Delhi’s landscape is still not dominated by too many high rise buildings and skyscrapers like Mumbai and other mega cities. The lush green cover and trees continue to be a treat for sore eyes. You may be surprised to learn that the oldest trees in Delhi date back 500-600 years and what we admire today has also been a part of the Mughal and the British Empire’s legacy. Let’s take a look at some of the trees found in the capital city.
Though these weren't the clear favourites of the British because they shed almost their entire foliage, yet they managed to find and earn their place in the city. They’re a sight to behold when flowering in full bloom. The yellow and purple flowers with a mild scent are laden from top to bottom of the tree. Come March-April, and these trees will catch your eye with the beautiful flowers which are more visible than the leaves. One of the places to spot them is at Panchsheel Marg, where they are planted all along the street.
This tree is also known as the Eastern Nettle Tree. It has a bluish grey bark with leaves about 8-12 cms long and blooms with tiny greenish-yellow flowers. It is mostly found in the hedgerows of Safdarjung, Talkatora Gardens, Lodhi Gardens, Buddha Jayanti Park & the Sunder Nagar Nursery. The larger trees are located on Teen Murti Marg and on Max Mueller Marg, just outside the WWF India building.
These small trees are famous for their beautiful yellow flowers with a crimson base and a long staminal column. The flowers remain on the tree for just a day, falling off flat on the ground after that, covering it entirely. The leaves, too, are heart shaped at the base with pointed tips. The bark is grey when the tree is young, later turning to a dark colour. Find these beautiful trees outside the Botany Department of Delhi University, in the School of Social Work, Delhi University and on S. Bharti Marg.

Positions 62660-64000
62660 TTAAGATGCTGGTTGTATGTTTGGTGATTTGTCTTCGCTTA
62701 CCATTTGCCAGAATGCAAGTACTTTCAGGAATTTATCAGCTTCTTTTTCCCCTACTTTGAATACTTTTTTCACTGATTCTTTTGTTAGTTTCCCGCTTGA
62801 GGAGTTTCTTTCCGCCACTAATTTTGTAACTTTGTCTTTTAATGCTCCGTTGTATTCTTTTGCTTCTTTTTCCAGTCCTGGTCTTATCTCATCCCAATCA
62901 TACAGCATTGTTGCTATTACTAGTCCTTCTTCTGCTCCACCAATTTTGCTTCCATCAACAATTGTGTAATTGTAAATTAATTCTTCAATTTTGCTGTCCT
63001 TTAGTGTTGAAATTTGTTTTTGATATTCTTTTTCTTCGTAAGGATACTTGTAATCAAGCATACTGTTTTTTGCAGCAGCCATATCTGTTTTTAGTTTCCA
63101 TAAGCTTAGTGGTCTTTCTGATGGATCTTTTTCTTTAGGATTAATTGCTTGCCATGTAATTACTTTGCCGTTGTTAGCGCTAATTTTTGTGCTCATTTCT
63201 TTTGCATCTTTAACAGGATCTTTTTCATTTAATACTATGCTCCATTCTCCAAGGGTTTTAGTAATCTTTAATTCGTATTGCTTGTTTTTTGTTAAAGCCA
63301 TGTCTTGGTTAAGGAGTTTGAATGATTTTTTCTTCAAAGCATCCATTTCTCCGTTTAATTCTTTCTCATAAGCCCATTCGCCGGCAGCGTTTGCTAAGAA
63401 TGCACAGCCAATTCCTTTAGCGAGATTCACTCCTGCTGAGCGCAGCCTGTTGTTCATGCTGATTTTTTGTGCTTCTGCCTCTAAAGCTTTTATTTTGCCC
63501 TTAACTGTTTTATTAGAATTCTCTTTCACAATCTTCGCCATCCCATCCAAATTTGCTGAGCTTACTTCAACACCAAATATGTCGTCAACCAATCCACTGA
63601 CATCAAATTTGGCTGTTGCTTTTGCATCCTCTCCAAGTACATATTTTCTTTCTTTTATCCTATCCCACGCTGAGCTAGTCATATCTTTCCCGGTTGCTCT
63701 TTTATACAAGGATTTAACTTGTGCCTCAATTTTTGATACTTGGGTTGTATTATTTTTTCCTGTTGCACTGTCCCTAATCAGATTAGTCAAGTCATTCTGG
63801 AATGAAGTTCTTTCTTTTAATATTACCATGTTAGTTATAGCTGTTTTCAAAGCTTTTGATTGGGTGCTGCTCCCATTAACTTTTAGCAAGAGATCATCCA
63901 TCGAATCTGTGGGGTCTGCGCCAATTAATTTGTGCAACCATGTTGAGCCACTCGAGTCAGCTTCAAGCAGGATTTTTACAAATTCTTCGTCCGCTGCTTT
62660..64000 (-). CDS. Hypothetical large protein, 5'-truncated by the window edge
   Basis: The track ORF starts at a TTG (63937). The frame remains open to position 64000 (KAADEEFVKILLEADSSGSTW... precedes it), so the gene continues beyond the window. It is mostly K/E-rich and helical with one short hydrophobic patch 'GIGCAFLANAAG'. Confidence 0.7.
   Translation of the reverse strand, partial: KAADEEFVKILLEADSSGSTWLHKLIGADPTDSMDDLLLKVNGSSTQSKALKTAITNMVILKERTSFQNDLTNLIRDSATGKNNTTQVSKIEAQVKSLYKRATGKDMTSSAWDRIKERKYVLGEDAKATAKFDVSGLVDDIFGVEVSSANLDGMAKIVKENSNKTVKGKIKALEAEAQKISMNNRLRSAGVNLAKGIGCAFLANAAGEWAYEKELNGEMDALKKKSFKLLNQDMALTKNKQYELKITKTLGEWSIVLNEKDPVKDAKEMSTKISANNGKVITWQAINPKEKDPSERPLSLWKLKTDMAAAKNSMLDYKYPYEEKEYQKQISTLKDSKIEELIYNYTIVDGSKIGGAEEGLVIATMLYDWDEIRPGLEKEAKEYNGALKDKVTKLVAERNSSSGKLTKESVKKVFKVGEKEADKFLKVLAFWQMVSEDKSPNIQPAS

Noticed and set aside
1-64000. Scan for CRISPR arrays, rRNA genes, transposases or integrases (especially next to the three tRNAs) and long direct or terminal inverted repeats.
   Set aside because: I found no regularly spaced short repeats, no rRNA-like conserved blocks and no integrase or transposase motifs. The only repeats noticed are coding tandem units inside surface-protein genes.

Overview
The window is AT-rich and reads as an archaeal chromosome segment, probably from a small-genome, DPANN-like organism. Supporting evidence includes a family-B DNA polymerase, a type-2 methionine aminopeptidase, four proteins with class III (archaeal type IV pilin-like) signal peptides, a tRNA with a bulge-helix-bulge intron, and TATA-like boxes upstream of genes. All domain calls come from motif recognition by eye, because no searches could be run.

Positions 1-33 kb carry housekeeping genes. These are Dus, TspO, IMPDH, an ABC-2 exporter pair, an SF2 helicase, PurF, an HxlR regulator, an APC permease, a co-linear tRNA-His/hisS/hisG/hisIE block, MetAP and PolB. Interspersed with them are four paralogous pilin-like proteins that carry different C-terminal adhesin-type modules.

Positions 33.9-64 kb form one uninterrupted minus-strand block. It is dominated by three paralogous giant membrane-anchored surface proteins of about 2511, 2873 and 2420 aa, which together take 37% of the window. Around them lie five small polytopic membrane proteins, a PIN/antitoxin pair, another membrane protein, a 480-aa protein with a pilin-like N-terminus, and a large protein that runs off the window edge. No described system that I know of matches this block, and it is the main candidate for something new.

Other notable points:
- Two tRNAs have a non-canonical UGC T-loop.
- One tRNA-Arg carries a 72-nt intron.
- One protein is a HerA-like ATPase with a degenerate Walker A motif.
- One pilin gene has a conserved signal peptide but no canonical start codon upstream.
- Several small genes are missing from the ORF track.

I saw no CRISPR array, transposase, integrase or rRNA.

They happen to be the tallest and largest native trees of Delhi! The bark is usually pale brown or grayish with rough patches. The tree has dense foliage and is smooth to touch with blunt tips. The clusters of flowers are of a tiny size of green colour and they bear fruits which are papery, thin & round like a disc of yellow, brown colour. You can easily spot them at Lodhi Gardens and Teen Murti Bhavan, which have some extraordinarily large Kanjus. You also can’t miss them at JNU, Max Mueller Marg, Kautilya Marg and right next to Tamil Nadu House.
This is a real native of Delhi and North India, and is also known as the desert apple. This common tree has a small spinal column with crooked branches snaking up. The leaves are broad and oval in shape. It’s a prized tree for its delicious fruit, which looks like an olive. The fruit is about 3 cm long is green initially, later turning yellow and pinkish when fully ripe. Besides the above, you will find a very large number of Neem trees all over the city and others such as Peepal, Banyan, Jamun, Arjun and Mango trees, to name a few.
Budding zoology experts, this is your guide to the many intriguing varieties of trees found in the capital city - happy exploring!